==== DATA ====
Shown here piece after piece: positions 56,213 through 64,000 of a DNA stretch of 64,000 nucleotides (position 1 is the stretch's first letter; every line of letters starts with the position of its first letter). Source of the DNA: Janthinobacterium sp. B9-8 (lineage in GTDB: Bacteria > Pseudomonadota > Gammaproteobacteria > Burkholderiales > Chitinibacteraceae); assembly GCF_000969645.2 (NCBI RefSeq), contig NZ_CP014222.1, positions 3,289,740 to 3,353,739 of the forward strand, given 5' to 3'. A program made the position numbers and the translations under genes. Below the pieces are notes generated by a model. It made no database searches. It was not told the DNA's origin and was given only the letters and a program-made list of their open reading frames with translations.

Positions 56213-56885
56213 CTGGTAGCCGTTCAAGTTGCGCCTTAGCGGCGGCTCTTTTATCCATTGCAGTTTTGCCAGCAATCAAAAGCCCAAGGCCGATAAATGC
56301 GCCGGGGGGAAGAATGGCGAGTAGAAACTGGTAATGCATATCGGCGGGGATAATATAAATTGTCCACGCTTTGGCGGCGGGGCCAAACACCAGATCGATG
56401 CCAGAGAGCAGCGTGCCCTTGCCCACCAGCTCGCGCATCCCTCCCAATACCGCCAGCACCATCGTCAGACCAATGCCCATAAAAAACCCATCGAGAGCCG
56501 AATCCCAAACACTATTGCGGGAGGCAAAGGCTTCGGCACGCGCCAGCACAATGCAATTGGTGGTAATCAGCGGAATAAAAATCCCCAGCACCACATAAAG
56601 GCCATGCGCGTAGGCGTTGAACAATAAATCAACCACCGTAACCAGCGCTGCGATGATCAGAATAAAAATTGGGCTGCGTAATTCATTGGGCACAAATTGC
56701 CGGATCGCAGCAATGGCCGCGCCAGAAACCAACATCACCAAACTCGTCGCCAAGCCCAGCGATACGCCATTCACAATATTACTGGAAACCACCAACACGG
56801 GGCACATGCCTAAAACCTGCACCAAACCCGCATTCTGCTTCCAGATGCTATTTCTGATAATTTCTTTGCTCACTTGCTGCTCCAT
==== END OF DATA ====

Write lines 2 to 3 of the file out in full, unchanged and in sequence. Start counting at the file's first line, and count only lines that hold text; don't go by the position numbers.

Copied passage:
Positions 56213-56885
56213 CTGGTAGCCGTTCAAGTTGCGCCTTAGCGGCGGCTCTTTTATCCATTGCAGTTTTGCCAGCAATCAAAAGCCCAAGGCCGATAAATGC